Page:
The recession warning sign you’re about to start hearing a lot more about

2022 has been a pretty extraordinary year when it comes to volatility and uncertainty.


We’ve seen inflation ballooning, interest rates rising, the cost of living increasing, geopolitical concerns, share and property markets falling, and now the big “R” is looming: recession.


Investors are nervous about US Federal Reserve Chairman Jerome Powell’s upcoming speech on Friday, looking for further cues on how aggressively the Fed is likely to be with future interest rate hikes.

My tip is the Fed will raise interest rates by another 0.5% at its September meeting, which is a bit of an ease from the aggressive 0.75% over the last 3 months, and I expect our RBA will follow with a 0.25% increase in September. 


Of course, aggressive interest rate increases create a risk of higher mortgage stress, but also result in businesses and consumers cutting back on spending and potentially hurting corporate earnings and economic growth.


In addition though, there’s one red flag that has preceded every recession since 1956 – an inverted yield curve. But what on earth is that?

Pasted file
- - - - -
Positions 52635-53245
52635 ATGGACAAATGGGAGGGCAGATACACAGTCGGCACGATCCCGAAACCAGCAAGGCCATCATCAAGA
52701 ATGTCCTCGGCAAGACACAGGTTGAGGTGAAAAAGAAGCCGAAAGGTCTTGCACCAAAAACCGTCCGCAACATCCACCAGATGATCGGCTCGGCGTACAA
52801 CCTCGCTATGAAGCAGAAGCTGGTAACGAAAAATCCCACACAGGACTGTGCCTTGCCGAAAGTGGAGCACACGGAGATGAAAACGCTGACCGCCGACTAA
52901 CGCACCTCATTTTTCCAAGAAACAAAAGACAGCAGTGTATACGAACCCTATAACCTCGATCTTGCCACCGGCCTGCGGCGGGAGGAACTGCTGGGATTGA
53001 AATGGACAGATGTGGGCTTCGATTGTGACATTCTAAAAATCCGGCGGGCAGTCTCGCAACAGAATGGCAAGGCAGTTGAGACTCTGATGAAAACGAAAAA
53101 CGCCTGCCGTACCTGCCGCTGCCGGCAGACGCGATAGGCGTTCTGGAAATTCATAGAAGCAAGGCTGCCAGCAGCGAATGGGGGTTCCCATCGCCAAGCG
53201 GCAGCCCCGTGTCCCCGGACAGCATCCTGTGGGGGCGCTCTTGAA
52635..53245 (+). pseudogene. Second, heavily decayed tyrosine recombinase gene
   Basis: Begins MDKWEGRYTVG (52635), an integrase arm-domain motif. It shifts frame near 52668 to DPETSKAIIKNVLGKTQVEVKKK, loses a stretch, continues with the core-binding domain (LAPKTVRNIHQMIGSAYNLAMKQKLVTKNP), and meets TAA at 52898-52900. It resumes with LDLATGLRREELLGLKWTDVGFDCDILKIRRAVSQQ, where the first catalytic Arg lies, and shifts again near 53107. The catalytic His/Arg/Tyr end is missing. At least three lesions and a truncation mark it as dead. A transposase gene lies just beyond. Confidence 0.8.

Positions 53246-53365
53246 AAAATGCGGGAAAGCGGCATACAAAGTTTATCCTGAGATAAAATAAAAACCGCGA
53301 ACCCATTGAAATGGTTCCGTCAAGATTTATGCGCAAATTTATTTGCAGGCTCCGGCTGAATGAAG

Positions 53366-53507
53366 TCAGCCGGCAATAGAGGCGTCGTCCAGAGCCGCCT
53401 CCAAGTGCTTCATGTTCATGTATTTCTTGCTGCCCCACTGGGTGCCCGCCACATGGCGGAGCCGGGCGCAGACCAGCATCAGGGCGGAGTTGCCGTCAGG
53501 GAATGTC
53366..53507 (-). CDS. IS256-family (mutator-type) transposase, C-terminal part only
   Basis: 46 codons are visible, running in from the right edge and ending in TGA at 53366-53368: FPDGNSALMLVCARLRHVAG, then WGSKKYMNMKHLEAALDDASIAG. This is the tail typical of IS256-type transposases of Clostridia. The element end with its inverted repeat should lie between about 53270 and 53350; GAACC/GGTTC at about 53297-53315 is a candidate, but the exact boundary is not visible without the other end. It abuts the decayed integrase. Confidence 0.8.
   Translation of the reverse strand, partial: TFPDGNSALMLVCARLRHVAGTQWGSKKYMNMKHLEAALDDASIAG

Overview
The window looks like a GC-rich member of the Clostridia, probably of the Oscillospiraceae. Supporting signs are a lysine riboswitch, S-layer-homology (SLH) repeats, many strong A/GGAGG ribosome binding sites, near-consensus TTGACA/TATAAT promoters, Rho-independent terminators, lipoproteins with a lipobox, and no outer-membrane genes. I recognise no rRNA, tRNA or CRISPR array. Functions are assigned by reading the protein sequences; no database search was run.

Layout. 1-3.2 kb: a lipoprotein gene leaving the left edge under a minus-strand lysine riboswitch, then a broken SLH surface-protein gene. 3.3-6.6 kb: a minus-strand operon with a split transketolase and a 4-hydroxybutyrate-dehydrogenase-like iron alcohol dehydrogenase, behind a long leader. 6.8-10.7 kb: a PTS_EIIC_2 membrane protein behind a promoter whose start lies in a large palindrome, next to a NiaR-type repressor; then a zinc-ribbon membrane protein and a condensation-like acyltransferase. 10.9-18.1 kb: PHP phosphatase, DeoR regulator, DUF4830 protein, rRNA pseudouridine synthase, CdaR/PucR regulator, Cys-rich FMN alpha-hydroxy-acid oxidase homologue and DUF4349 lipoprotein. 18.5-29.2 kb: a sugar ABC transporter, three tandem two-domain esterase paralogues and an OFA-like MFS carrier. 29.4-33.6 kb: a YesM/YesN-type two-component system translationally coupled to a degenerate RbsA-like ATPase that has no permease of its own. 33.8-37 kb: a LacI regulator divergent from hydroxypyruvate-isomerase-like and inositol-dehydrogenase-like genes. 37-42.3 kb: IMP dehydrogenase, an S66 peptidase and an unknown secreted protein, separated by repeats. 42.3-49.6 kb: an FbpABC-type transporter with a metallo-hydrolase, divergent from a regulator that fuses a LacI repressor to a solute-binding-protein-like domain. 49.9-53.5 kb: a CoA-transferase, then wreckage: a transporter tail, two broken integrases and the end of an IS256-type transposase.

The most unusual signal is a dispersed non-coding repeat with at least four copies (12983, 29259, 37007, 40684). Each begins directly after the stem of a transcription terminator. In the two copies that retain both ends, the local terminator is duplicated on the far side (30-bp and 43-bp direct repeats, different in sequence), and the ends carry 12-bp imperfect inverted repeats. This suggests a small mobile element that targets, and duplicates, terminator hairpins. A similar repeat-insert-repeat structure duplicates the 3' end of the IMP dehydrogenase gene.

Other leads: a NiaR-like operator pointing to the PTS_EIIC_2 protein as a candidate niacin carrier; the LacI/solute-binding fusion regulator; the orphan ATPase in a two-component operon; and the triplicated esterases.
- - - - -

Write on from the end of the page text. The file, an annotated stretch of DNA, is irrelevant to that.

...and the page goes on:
An inverted yield curve marks a point on a chart where short-term investments in US Treasury bonds pay more than long-term ones. When they flip, or invert, it’s widely regarded as a bad sign for the economy. 

It’s like getting a higher term deposit rate for 2 years than 10 years. And it’s exactly what’s happened in the US in the last few days, and it widened even further overnight.

One reason inversions happen is because investors are selling stocks and shifting their money to bonds. They’ve lost confidence in the economy and believe the meagre returns that bonds promise might be better than potential losses they could incur by holding stocks into a recession. So, demand for bonds goes up and the yields they pay go down.

This widespread loss of confidence explains why inverted yield curves have preceded every recession since 1956. The last inversion began in December 2005 and heralded the Great Recession, which officially began in December 2007. Then came the 2008 financial crisis. There was also an inversion before the tech bubble burst in 2001.

What does that mean for us here in Australia? We all know the saying, “when America sneezes, Australia catches a cold,” so watch this space.